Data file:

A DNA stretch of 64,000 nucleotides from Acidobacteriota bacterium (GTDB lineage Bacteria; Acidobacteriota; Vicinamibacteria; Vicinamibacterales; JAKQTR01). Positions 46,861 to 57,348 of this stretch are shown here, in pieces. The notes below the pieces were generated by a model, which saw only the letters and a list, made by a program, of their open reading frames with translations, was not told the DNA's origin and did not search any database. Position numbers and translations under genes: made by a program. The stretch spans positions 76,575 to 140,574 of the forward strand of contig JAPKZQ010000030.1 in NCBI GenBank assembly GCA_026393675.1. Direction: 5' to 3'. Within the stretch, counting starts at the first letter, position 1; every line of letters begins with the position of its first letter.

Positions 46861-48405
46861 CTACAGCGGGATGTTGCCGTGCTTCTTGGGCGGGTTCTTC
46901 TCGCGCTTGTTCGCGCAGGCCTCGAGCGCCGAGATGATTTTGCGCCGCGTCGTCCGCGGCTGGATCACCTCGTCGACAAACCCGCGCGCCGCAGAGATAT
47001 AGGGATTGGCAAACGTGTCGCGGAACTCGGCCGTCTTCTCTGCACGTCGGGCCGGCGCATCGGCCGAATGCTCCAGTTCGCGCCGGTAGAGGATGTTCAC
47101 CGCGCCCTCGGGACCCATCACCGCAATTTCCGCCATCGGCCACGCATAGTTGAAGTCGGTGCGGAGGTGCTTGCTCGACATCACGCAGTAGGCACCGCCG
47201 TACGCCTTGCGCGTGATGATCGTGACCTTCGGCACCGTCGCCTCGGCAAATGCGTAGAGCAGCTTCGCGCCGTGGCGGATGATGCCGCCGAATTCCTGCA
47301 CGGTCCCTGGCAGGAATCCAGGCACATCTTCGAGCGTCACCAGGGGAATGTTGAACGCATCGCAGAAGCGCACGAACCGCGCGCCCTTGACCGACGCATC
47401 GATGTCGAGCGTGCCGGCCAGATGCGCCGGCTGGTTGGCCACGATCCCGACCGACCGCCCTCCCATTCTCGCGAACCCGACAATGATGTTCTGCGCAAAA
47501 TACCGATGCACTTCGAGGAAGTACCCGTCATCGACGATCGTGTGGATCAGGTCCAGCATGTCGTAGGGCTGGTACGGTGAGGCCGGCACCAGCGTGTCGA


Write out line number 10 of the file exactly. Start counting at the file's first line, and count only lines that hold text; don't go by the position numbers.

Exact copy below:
47501 TACCGATGCACTTCGAGGAAGTACCCGTCATCGACGATCGTGTGGATCAGGTCCAGCATGTCGTAGGGCTGGTACGGTGAGGCCGGCACCAGCGTGTCGA